Throughout the world, the most common nutritional deficiency disorder of infants is iron deficiency. Developing effective strategies for preventing iron deficiency requires detailed knowledge of iron retention under ordinary living conditions. For the adult population, such knowledge is at an advanced stage, but relatively little is known about infants. Many reports of iron retention by infants have been based on the assumption that, as in normal and iron-deficient adults, 80%–100% of newly absorbed iron is promptly incorporated into circulating erythrocytes, but this assumption is not supported by available data. This communication presents a review of iron retention by term and preterm infants, as determined by metabolic balance studies or 59Fe whole-body counting studies, and it explores the relationship between iron retention and postnatal age, iron nutritional status, iron intake (or dose), and type of feeding.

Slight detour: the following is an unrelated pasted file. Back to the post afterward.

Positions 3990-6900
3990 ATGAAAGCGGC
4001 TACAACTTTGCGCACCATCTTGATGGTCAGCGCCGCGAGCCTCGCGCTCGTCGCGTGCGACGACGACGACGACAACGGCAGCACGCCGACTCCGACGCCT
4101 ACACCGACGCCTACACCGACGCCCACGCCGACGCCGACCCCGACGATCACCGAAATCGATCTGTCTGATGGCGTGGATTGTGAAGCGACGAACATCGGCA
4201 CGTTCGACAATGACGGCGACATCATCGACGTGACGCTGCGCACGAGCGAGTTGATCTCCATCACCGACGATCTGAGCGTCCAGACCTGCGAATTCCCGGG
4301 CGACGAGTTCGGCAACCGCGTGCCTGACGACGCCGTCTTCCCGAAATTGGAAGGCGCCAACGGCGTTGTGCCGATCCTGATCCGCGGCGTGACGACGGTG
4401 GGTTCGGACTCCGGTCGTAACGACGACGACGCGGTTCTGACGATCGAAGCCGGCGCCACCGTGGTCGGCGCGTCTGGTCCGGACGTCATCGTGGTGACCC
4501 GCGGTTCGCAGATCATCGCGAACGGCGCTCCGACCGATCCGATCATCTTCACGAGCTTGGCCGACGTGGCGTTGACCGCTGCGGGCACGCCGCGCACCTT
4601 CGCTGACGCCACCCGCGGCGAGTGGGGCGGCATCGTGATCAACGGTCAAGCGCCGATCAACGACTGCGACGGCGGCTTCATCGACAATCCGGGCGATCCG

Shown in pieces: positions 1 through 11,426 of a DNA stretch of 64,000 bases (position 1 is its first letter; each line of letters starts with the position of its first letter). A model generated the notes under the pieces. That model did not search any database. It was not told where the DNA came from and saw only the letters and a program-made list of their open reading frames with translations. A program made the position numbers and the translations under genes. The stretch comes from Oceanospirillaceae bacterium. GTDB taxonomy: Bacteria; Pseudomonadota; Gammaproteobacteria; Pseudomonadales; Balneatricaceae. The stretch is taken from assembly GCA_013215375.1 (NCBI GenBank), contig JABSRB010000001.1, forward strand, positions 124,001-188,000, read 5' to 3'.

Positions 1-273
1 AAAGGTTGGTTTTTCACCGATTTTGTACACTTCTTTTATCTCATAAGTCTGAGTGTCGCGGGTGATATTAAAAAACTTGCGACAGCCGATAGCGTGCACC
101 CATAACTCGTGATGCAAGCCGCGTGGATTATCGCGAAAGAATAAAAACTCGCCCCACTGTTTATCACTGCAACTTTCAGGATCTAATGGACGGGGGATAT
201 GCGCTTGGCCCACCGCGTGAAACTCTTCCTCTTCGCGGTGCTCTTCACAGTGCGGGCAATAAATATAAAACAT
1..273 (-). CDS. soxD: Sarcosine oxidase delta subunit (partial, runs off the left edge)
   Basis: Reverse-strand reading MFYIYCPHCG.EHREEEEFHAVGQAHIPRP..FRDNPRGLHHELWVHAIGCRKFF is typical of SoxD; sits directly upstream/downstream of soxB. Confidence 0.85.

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  • Article Type: Review Article
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